Find out what ex-PBA player Joseph Yeo would tell his younger self

Feb 6, 2019
PHOTO: jerome ascaño

DUBAI – Joseph Yeo was munching a slice of toasted bread and some beef strips among other buffet food for breakfast at the hotel lobby restaurant when caught up with him for a chat on the morning before Mighty Sports' game against Al Wahda Club of Syria.

The PBA veteran can eat anything he wants now – he’s basically retired from the pro league and is just moonlighting for Mighty Sports in a pocket tournament, the 30th Dubai International Championship.

Although he’s been lax with his diet ever since, the 35-year-old player, on hindsight, wished he could tell his younger self to be more mindful of the food he puts in his mouth, if only to prolong a PBA career that still lasted 12 fruitful years.

“May mga konting regrets, ‘di ba?” Yeo admitted to “Kung inalagaan ko katawan ko, maybe I can play two to three years pa, kasi seeing other players na nakakalaro pa and they’re my batch, parang wala sila masyadong ano, ‘di ba? They really parang inalagaan talaga nila katawan nila.”

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“I’m happy for them, I’m happy din for the younger ones na pumapasok,” he was quick to add. “The other guys kasi, it’s hard for them to accept na tapos na 'yung basketball. For me, you just have to accept it para give naman chance to the younger ones.”

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    The 6-foot-1 combo guard out of Xavier High School and La Salle last played in the PBA in 2017 as a member of the Meralco Bolts team that fell short of the PBA Governors’ Cup crown, bowing to Barangay Ginebra in Game Seven of the finals.

    Yeo managed to play for two games in the Metro League in its first open edition and was supposedly set to suit up for the Manila Stars in the MPBL, but decided to give up his spot to a younger, better-conditioned player after just two weeks of training with the squad.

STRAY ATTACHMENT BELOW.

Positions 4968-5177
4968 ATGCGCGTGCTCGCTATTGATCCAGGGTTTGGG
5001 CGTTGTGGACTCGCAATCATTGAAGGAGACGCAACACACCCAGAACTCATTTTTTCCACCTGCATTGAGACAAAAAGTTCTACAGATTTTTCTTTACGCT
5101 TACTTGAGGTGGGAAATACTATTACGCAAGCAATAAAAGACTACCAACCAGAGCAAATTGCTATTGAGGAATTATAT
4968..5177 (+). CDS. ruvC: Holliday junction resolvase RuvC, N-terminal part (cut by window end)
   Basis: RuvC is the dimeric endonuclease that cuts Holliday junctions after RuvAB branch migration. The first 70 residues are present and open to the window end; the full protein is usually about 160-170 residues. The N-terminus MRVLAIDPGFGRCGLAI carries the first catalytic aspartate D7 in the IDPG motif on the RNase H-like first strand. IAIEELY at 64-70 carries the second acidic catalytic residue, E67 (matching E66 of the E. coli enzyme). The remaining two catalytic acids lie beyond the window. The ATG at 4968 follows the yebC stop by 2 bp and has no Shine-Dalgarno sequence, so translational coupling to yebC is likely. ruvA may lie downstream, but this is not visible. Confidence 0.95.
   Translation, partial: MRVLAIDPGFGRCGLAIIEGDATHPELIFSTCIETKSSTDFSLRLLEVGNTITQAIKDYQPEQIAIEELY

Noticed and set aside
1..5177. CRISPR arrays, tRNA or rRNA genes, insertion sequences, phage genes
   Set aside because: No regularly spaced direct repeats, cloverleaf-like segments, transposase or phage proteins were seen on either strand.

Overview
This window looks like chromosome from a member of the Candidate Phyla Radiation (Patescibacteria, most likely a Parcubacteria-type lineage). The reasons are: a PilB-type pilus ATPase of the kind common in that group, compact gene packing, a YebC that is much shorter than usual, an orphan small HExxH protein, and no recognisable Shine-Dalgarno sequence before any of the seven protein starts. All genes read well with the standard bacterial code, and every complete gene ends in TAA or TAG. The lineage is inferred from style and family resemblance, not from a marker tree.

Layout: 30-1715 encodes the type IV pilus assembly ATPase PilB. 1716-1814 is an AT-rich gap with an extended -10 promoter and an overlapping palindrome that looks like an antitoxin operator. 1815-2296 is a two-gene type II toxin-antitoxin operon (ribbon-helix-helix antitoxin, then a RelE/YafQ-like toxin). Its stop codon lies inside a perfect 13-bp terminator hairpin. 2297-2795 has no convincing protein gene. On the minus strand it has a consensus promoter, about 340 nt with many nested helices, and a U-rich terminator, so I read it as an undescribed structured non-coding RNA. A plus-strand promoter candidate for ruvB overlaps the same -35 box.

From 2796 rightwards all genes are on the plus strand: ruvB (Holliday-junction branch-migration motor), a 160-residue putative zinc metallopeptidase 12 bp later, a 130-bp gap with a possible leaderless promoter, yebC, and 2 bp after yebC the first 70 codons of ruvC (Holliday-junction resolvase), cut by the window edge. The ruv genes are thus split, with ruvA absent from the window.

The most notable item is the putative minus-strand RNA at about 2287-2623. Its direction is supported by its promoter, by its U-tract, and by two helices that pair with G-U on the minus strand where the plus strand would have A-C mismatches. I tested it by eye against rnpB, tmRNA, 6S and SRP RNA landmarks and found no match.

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    Looking back, Yeo said he should’ve taken better care of his body so he could still stand toe to toe with his younger counteparts.

    “Syempre nung younger days ko, lagi akong mas lumalabas, hindi ako masyadong … yeah, I practice every day, I lift weights every day, pero hindi ko talaga siya inano talaga, unlike other players, after practice, talagang nag-eextra pa sila,” Yeo recounted.

    “Syempre, marami kaming free time as a basketball player, ‘di ba? Like in the morning, we practice, afternoon, rest na. Yung iba, in the afternoon, they still do extra, kaya tumagal sila mga fifteen, sixteen years,” he added.


      Yeo made special mention of former San Miguel Beer teammate Alex Cabagnot, who has found another gear at 36, even getting a chance to play for the country at at age when most PBA players are already retired.

      “Yun yung mga nilo-look up to, yun laging ginagawang good example sa mga younger ones – to take care of their body,” Yeo said. “Kasi tingnan mo si Alex ngayon, 13th year na niya, pero parang sa peak pa din siya ng career niya, minor injury lang.”

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      But overall, the third overall pick of the 2006 PBA rookie draft is happy where he is after a long career that saw him with two PBA championships, one with Sta. Lucia and another with Petron.

      “Naging successful naman,” Yeo beamed. “Dun ako nagsimula eh. Lahat ng meron ako ngayon, I raised my family well, so I can say na okay naman siya. Laking tulong ng basketball sa akin.”

      Now, he gets to spend more time with his family and is managing his own poultry farm business in Batangas, a venture introduced by San Miguel when he was still playing for the Beermen.

      “Pinaghirapan ko yun,” Yeo said. “Syempre kailangan mo din mag-invest dun. Syempre tinulungan ka din nila. Finollow ko din yung mga footsteps nila Danny I [Ildefonso], nila Lordy [Tugade], so 'yun 'yung ginawa nila after basketball. At least meron kaming plan after basketball.”

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      Yeo treasures his time with his two sports-inclined daughters, 10-year-old Mariana and Helena, 7. The elder girl is into gymnastics and just competed in a tournament abroad, and also volleyball, while the younger one is also into gymnastics as well as swimming.

      Asked if he’ll add a baby boy to his brood, Yeo nodded.

      “Hopefully nga. I’m planning this year sana. Sana magka-boy,” Yeo said. “Syempre gusto ko din maging basketball player. Pero sayang nga eh. Yung ibang players, naaabutan nila yung anak nila na naglalaro pa sila. Yun naman talaga dream ng lahat ng basketball players: magkaroon ng lalaki para at least mapanood din nila eventually yung anak nila mag-basketball.”

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      PHOTO: jerome ascaño
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